Extremely strong-willed and effective, he personally led direct and practical diplomatic initiatives. From historical perspective, he is considered the best UN Secretary-General to date. He opposed the imperialist designs of communism and supported decolonisation.
He was the youngest son of the Prime Minister of Sweden in the years 1914–17 who served also as a member of the Permanent Court of Arbitration, Chairman of the Nobel Foundation and Governor of Uppland. He distinguished himself at the University of Uppsala, where he studied literature and history, among other subjects. He mastered English, French and German, and achieved stylistic finesse in Swedish. His main field of intellectual and professional interests was political economy, but he devoted his life to public service.
He is considered the author of the term “planned economy” which he is said to have coined while serving as the secretary of the Riksbank (the central bank of Sweden). Together with his eldest brother Bo, the then Undersecretary at the Ministry of Social Affairs, he established the foundations for the later development of the so-called welfare state. He attracted public attention as an international financial negotiator during the talks on post-war economic reconstruction of Europe, the discussions related to the Marshall Plan and his work as the head of the executive committee of the OEEC (the predecessor of the OECD). As a financial advisor to the Swedish Ministry of Foreign Affairs and the Vice Minister of Foreign Affairs (1951), he consistently implemented his policy of international economic co-operation. He managed to preserve military neutrality of Sweden.
Elected Secretary-General of the United Nations in 1953 by an almost unanimous vote, he was re-elected four years later. He personally negotiated the release of American POWs after the Korean War. He tried to employ “preventive diplomacy” and to win greater independence and effectiveness for the post of Secretary-General of the United Nations. He initiated (in 1958) the campaign of sending UN observers to conflict-stricken countries; he secured the withdrawal of American and British troops from Liban and Jordan. Thanks to those initiatives, the United Nations developed procedures and tactics for future activities.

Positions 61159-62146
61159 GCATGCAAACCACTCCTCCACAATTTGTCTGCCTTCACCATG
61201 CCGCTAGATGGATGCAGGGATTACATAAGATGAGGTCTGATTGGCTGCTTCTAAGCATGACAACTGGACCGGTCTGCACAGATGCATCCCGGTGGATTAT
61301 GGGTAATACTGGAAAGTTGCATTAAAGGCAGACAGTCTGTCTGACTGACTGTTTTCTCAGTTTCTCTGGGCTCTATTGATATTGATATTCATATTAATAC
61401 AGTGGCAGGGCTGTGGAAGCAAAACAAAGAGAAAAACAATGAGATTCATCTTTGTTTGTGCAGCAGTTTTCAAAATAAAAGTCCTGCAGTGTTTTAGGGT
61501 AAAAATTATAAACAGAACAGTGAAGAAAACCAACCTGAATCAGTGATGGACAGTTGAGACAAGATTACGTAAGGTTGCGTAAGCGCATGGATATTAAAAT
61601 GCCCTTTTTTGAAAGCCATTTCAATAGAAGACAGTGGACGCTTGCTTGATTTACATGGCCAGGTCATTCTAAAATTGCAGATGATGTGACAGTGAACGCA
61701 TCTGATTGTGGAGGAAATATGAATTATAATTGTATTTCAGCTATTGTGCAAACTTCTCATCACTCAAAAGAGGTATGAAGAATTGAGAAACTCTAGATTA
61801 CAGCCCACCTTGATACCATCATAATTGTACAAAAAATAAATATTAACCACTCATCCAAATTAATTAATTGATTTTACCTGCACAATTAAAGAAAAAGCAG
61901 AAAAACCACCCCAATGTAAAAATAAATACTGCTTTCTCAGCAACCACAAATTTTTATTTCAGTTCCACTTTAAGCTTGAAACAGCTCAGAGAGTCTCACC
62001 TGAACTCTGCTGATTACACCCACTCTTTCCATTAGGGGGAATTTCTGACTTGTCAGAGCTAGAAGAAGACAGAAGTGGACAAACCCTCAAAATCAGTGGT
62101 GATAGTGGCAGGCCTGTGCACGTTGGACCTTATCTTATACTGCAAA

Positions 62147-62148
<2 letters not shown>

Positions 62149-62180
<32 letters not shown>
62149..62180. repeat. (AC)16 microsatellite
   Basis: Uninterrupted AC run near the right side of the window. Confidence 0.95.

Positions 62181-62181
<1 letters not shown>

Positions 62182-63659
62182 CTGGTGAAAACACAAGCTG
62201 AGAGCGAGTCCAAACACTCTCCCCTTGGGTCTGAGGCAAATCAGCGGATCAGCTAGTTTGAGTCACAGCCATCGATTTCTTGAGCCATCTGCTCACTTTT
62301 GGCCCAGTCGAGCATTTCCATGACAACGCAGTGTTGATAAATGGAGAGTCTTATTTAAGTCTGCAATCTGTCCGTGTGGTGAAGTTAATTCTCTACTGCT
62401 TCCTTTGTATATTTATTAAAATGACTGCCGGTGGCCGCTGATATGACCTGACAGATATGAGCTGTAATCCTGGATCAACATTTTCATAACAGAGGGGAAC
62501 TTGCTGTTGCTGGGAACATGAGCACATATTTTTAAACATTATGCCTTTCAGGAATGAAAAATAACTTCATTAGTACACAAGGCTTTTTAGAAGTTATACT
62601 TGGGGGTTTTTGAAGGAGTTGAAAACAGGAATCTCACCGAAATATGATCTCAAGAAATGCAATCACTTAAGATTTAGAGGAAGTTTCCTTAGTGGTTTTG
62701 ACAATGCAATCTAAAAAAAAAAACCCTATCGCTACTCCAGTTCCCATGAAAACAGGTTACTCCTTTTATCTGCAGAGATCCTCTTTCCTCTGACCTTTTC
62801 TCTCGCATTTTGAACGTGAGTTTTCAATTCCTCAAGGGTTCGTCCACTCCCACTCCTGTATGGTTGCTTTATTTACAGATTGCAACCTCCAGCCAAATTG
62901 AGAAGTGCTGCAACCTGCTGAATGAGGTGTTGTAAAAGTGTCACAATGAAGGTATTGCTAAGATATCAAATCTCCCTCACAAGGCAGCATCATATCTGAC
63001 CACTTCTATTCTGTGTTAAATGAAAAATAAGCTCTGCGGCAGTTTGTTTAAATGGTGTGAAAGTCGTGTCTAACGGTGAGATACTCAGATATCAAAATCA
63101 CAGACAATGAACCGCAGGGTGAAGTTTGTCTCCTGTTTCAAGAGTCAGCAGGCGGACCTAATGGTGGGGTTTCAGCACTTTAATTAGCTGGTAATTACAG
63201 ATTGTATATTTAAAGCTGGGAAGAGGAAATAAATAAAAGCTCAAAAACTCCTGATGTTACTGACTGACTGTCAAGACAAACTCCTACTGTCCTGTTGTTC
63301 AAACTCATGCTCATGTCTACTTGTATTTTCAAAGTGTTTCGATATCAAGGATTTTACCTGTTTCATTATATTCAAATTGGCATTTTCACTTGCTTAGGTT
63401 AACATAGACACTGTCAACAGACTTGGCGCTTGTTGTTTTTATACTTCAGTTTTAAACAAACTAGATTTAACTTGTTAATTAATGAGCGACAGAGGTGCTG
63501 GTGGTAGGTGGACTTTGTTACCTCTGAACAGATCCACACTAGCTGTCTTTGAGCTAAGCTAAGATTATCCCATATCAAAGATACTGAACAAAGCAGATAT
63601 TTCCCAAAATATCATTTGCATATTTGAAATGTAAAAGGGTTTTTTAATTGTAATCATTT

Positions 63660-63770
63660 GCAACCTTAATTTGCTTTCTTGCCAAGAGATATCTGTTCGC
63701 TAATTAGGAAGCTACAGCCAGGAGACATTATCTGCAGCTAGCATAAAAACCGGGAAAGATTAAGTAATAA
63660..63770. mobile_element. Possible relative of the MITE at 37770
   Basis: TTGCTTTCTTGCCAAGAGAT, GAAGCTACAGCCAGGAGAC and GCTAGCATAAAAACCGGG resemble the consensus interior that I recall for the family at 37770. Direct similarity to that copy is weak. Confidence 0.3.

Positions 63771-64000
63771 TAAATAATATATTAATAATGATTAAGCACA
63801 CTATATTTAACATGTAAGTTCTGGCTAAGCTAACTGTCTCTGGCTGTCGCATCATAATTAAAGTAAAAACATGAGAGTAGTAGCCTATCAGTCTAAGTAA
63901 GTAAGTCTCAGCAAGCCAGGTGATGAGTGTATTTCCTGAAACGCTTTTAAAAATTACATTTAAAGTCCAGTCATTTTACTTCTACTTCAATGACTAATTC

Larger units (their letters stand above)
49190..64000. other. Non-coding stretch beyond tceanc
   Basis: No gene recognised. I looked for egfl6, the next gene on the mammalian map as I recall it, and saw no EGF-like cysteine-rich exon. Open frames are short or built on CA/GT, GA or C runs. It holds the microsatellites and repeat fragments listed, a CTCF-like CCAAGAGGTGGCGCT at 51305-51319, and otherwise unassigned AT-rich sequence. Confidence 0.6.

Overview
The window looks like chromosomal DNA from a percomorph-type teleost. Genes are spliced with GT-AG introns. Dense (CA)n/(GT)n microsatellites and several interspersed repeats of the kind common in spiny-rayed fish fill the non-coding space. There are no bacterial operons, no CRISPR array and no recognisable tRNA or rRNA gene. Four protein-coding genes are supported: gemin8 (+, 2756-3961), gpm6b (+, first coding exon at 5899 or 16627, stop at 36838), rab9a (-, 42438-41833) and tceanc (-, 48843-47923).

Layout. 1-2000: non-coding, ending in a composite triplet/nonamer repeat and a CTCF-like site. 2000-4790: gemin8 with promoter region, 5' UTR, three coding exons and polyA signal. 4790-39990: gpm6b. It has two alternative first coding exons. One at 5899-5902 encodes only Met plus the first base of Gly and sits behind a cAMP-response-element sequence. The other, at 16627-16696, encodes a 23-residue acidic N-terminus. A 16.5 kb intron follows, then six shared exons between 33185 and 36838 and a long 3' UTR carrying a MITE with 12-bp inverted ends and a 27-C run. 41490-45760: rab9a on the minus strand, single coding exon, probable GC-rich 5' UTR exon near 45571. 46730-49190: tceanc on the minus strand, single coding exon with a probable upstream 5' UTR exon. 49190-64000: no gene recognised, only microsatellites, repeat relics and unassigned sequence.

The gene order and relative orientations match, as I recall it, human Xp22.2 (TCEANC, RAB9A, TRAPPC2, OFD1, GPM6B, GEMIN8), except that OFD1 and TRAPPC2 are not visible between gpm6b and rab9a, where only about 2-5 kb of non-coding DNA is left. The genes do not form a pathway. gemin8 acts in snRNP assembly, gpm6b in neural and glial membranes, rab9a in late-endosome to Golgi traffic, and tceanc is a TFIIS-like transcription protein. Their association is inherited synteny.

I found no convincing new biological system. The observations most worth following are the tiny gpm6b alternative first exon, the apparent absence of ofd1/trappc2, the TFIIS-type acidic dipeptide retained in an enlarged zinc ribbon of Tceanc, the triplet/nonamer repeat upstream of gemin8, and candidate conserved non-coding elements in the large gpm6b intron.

Hammarskjoeld dealt with the problems of former colonies which had just acquired independence. In 1960, after the withdrawal of Belgians from Congo, the new government, faced with the mutiny in its own army, the secession of the natural resources-rich Katanga province and the intervention of Belgian troops, asked the United Nations for help and the UN responded by sending peace troops to the country. The following year, armed conflict broke out between Katanga and Congo forces. Hammarskjoeld set off on a face-to-face meeting with Moise Tshombe, president of the Katanga State. While on route, the plane carrying the Secretary-General and 15 other persons crashed close to the border with Northern Rhodesia (today’s Zambia). Last year, at the initiative of famous lawyers, the investigation into Hammarskjoeld’s death was resumed as a result of new evidence which suggest that the plane was shot down.